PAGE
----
Plaintiff has neither allegation nor proof that North Broad Street in the city of Gastonia is a part of the State highway system as set forth in G.S. 136-66.1. However, his evidence and a stipulation by the parties show that North Broad Street is a public street in the city of Gastonia. Therefore, the provisions of G.S. 20-134 and the provisions of G.S. 20-129(d) are not applicable to defendants’ truck parked or stopped on North Broad Street in the city of Gastonia, when plaintiff has neither allegation nor proof to show that North Broad Street in the city of Gastonia forms a part of the State highway system. Smith v. Metal Co., supra. However, plaintiff’s allegations, and his evidence considered in the light most favorable to him and giving him the benefit of every reasonable inference to be drawn therefrom (Bridges v. Graham, 246 N.C. 371, 98 S.E. 2d 492), show that defendants stopped or parked their truck about 11 p.m. on 29 January 1964 on the eastern side of North Broad Street in the city of Gastonia — there are no allegations or evidence showing North Broad Street is a part of the State highway system — with its left rear wheels on the pavement of the street and with the left rear of the bed of the truck about four or five feet out on the street in plaintiff’s lane of traffic, with no reflectors and no lights on its rear, in violation of Section 23-109 (a) of an ordinance of the city of Gastonia reading in relevant part, “No person shall stop, stand, or park a vehicle [with exceptions not relevant here] in a traffic lane that is marked or intended for the movement of traffic so that such vehicle obstructs the passage of other vehicles in the lane,” and that the violation of such ordinance was a proximate cause of the collision between plaintiff’s car and defendants’ truck resulting in plaintiff’s injuries and damage to his car. A violation of this ordinance patently enacted in the interest of public safety and to promote the orderly and safe flow of traffic is negligence per se. Carrigan v. Dover, 251 N.C. 97, 110 S.E. 2d 825, and authorities there cited. In addition, plaintiff’s evidence would permit a jury to find that defendants parked or stopped their truck at night with a part of it on the eastern side of the pavement of North Broad Street in plaintiff’s lane of traffic, as above set forth, without any reflectors or lights on its rear; that in doing so defendants failed to do what a reasonably prudent person would do under similar circumstances and charged with a duty to warn approaching traffic at night, by lights or otherwise, of their truck obstructing the street; and that under common law rules defendants were *410guilty of negligence which was a proximate cause of plaintiff’s injuries and damage to his car. In 2A Blashfield, Cyclopedia of Automobile Law and Practice, Per. Ed., § 1203, it is said: “Irrespective of statute or ordinance, the exercise of ordinary care by a motorist, who parks his car or permits it to stand in the street at night or when vision is obstructed from any cause, to protect himself and others from injury, will frequently require him to place lights on the car. Thus, a failure to take these safety measures is generally negligence under common law rules. * * ':i The exemption of a disabled vehicle from a statute prohibiting parking on the highway does not absolve the driver of that vehicle from doing what a reasonably prudent person would do under the circumstances to warn approaching traffic at night, by lights or otherwise, of the highway obstruction.” See also Kirby v. Fulbright, 262 N.C. 144, 136 S.E. 2d 652.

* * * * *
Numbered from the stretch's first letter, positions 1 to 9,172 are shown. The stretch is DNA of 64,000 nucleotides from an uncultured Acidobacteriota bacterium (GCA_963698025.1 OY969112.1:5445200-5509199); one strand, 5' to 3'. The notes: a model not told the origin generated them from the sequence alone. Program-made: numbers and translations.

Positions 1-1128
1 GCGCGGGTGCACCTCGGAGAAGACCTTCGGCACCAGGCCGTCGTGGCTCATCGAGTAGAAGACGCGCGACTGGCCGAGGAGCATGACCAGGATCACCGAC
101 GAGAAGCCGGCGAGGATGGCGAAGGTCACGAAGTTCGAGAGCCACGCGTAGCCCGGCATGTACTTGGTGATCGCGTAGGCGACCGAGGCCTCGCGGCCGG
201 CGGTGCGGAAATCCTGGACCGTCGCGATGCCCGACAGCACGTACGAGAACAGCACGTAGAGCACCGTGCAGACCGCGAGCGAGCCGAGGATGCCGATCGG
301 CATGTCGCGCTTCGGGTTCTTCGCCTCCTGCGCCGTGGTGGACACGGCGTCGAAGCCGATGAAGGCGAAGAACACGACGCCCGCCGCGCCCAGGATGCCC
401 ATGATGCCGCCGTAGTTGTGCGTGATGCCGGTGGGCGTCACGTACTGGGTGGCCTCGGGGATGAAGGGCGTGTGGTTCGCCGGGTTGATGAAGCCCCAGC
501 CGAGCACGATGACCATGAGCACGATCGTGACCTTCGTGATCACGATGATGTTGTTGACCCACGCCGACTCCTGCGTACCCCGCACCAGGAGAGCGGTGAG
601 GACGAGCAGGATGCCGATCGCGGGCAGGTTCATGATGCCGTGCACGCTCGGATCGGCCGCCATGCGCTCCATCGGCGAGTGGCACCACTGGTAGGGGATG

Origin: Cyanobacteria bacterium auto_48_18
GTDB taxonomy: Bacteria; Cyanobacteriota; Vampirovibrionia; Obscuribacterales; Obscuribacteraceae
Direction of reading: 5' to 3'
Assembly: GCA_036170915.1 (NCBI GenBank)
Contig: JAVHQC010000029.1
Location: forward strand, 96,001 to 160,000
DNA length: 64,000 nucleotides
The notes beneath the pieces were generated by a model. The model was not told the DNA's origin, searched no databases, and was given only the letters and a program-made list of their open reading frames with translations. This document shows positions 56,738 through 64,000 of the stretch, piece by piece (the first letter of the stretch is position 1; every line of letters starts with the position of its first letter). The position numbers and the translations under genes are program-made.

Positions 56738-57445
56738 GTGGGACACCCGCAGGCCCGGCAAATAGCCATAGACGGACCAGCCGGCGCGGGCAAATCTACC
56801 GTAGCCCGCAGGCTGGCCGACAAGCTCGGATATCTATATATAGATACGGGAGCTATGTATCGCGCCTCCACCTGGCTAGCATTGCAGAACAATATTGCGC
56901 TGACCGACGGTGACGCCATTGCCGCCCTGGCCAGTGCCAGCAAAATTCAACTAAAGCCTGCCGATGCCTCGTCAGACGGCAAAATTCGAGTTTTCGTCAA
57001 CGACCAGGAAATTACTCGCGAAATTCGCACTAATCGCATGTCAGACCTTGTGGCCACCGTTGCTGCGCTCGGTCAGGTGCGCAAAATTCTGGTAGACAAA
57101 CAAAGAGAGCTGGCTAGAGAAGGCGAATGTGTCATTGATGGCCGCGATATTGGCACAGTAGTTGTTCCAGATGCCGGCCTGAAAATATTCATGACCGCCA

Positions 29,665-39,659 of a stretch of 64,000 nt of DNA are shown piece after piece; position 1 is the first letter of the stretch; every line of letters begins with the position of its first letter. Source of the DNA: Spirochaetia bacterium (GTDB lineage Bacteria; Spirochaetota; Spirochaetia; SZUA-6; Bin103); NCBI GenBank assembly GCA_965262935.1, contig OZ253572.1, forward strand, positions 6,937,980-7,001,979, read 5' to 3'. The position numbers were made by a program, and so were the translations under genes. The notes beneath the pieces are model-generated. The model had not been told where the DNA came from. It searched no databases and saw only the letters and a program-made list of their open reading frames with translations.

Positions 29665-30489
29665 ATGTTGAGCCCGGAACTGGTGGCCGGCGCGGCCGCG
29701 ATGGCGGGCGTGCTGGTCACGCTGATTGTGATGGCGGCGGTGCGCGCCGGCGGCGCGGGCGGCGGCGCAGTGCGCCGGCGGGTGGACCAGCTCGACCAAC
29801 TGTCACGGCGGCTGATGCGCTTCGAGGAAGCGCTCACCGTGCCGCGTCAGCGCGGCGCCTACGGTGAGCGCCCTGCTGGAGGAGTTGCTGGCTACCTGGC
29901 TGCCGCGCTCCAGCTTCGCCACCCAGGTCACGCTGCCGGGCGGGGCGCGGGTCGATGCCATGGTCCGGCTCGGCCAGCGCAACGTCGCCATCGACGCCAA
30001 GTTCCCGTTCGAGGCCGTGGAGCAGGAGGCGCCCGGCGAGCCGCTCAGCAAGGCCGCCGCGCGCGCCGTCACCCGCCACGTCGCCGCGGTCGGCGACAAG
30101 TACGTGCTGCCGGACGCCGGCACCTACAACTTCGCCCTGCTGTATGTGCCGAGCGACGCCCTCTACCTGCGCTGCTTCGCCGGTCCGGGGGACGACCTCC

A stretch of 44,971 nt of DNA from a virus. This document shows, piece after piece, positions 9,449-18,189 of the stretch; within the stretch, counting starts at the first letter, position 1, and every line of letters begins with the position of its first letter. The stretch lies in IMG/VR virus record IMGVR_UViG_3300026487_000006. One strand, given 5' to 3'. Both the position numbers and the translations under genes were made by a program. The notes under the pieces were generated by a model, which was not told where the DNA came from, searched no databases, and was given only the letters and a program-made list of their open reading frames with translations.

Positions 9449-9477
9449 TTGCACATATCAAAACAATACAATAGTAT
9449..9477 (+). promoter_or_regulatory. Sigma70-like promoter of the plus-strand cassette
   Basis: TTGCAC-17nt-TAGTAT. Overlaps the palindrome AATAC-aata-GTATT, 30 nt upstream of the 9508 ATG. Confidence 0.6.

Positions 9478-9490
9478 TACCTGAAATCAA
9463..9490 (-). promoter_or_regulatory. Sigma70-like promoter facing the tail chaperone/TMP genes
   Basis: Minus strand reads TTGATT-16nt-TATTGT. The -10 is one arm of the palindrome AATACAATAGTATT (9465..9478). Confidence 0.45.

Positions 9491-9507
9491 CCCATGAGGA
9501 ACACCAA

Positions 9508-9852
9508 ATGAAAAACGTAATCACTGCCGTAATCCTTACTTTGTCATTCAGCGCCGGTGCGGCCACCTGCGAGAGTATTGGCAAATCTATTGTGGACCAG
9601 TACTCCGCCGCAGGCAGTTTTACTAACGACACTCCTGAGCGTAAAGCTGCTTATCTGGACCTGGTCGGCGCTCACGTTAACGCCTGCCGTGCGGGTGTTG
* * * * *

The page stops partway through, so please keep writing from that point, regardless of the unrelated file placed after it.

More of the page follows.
“Discrepancies and contradictions, even in plaintiff’s evidence, are for the twelve and not for the court,” Barlow v. Bus Lines, 229 N.C. 382, 49 S.E. 2d 793, and do not justify a nonsuit, Keaton v. Taxi Co., 241 N.C. 589, 86 S.E. 2d 93.